The world of comics is filled with polarizing subjects. Just go on Twitter for a day and drink it in. Everything from sales minutiae to the cliché conversations about “which character is stronger” can lead to lengthy debates. It’s hard to keep up.
But one of the greatest, most divisive subjects is the value of variant covers. Depending on who you ask and what day it is, they could be godsends or bringers of the apocalypse. “They’re predatory!” “They’re a boon to the industry!” “Maybe they’re both!” It’s a subject no one can decide on because it’s dependent on perspective.
But in theory, variant covers are neat things. Providing readers a choice of the art on the comic they’re buying is an attractive idea. For retailers, it could be beneficial to have rare artifacts to sell to collectors. Many publishers love them as they create more product with limited overhead while giving retailers a reason to goose orders.
As special items, the appeal of variant covers is obvious. But what happens when they aren’t so special anymore? When they become the new normal? That’s the quandary we’re in these days, because variants? They’re as ubiquitous in comics as spandex.
What the chart above displays is the ratio of total variants – meaning the total variant covers, not just comics with a variant – to total releases in comics (including collections) mapped out from 1970 to 2016. Before moving on, a quick shout out to Peter Bickford and ComicBase for sharing the data. While April 2016 was calculated by myself through the most recent Previews, the rest of the chart was all him.
It shows the stunning abundance of variants. They’ve become so commonplace there are over three variants for every five comics released this April. These once novelty items have grown almost every year since 2004, and here’s the wild thing: if you just look at comics – not including collections – there are actually 12 more variants than titles in April. It’s hardly a stretch to say the recent growth in industry sales numbers is connected to the increased presence of variants.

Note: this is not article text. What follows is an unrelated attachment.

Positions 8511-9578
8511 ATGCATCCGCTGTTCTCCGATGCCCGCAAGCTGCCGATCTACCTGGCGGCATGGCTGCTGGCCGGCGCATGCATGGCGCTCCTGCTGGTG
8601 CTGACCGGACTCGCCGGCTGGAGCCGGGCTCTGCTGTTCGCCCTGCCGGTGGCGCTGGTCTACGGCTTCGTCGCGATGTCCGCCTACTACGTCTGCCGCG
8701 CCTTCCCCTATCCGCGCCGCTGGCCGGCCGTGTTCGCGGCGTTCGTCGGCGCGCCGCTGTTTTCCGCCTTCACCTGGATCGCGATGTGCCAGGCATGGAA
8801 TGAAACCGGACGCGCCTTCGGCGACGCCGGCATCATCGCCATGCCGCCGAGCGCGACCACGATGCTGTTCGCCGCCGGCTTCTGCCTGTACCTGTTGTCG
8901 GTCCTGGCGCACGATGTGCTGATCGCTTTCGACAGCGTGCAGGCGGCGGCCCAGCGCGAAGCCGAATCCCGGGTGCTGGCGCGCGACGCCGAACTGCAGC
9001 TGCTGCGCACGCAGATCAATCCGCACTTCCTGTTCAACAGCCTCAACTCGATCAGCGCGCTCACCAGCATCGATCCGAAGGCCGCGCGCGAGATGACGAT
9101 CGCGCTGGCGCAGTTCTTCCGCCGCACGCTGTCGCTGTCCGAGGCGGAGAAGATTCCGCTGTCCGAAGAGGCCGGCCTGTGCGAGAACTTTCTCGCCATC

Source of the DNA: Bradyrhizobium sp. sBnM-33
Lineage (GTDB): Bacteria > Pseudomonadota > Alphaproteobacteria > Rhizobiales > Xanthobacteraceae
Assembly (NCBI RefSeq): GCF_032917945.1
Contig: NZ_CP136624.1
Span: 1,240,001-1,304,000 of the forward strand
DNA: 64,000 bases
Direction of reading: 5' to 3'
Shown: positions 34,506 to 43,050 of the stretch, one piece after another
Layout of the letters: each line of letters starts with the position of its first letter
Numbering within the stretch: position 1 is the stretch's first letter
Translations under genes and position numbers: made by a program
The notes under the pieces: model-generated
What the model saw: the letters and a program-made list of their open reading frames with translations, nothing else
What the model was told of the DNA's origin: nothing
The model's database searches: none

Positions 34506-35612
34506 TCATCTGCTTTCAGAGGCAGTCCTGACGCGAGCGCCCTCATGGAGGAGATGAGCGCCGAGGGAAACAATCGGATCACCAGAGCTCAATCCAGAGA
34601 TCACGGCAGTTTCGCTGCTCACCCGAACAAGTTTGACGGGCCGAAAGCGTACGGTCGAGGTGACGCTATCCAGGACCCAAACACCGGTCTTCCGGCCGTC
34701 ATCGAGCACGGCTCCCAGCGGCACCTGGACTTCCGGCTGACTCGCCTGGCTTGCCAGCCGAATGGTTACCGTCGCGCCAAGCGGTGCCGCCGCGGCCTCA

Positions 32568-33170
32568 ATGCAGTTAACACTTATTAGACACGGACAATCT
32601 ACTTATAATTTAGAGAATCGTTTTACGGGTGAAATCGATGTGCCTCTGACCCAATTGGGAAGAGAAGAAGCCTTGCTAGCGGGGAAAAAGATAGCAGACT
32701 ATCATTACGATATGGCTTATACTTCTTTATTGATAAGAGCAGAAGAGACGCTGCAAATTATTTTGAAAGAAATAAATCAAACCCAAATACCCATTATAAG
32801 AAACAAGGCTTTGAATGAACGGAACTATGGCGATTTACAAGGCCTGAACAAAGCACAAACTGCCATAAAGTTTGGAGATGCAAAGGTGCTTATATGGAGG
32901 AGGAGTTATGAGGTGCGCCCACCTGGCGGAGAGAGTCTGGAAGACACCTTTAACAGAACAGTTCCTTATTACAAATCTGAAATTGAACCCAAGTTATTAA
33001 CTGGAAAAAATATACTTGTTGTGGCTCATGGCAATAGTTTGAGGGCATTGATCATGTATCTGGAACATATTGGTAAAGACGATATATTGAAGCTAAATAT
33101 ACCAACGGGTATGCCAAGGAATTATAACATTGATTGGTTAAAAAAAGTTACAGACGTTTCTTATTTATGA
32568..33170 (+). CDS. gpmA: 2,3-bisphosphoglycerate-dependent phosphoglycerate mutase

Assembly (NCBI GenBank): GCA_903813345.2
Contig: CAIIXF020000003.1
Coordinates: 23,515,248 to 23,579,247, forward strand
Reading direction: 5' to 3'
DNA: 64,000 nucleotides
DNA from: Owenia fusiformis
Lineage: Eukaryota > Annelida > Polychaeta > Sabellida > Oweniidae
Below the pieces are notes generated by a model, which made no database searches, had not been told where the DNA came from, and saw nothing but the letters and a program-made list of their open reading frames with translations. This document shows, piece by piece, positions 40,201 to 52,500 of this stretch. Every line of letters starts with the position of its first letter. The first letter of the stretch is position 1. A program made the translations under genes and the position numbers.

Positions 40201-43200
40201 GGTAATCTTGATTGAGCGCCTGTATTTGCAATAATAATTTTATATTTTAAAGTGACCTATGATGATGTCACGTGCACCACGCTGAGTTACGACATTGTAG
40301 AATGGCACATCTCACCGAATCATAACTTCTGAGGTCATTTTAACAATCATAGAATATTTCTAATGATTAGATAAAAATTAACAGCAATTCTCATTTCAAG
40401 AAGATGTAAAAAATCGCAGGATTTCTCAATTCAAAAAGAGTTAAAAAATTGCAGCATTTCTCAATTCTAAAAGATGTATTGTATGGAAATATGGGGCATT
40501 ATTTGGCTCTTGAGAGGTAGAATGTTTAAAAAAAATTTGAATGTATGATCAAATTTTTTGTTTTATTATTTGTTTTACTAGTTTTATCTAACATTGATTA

So the question circles back to the beginning: is that such a bad thing? Again, it depends on perspective, but today, we will try and suss out an answer. We’ll do it by getting perspectives from the three main players involved: readers, retailers and publishers. Once all angles are considered, perhaps we can come up with a proper answer.
But let’s provide framework for the discussion to start.
What’s included in the term “variant cover?”
Variants are so convoluted even deciding what to include when discussing them is a mess. I bet if you asked a comic fan who has been around since the 1990’s, they might say the old hologram covers on the X-Men crossover Fatal Attractions were variants. But they weren’t! They were a gimmick, not a variant. So when we’re talking about variants, what are we talking about? For an answer, here’s Bruno Batista of Big Bang Comics.
Variant covers that are regular price and freely orderable.
Example: The variant covers most Image books do where you have a cover by a different artist that are still normal cover price.
A/B covers, themed
Variant covers that are regular price and freely orderable but follow a particular theme.
Example: The Wicked + The Divine variant covers comprised of headshots of the characters, or DC Comics’ themed variant months (i.e. Neal Adams Month).
Variant covers that are regular price and freely orderable, but aimed at standing order/subscription customers.
Example: Any IDW book’s SUB covers. These are A/B cover variants marketed to retailers as ideal for pull list customers.
A/B covers, unlockable
Variant covers that are normally regular price but require you to order a certain number of the A cover before you can order an equivalent number of the B cover.
Example: Oni Press’ upcoming Heartthrob #1. If you want 10 copies of the Jamie McKelvie variant, you need to order 10 copies of the regular cover.
Incentive variants, by quantity
Variant covers that are not regular price. They require you to order a certain number of copies to unlock a set quantity of the variant.
Example: Dark Knight III Jim Lee variants available to order at the ratio of 1 in 500, meaning you need to order 500 copies of the regular comic to get one variant.
Incentive variants, by percentage
Variant covers that may or may not be regular price. They require you to order a certain number of copies to beat the threshold of a previous order which will then unlock a freely orderable variant.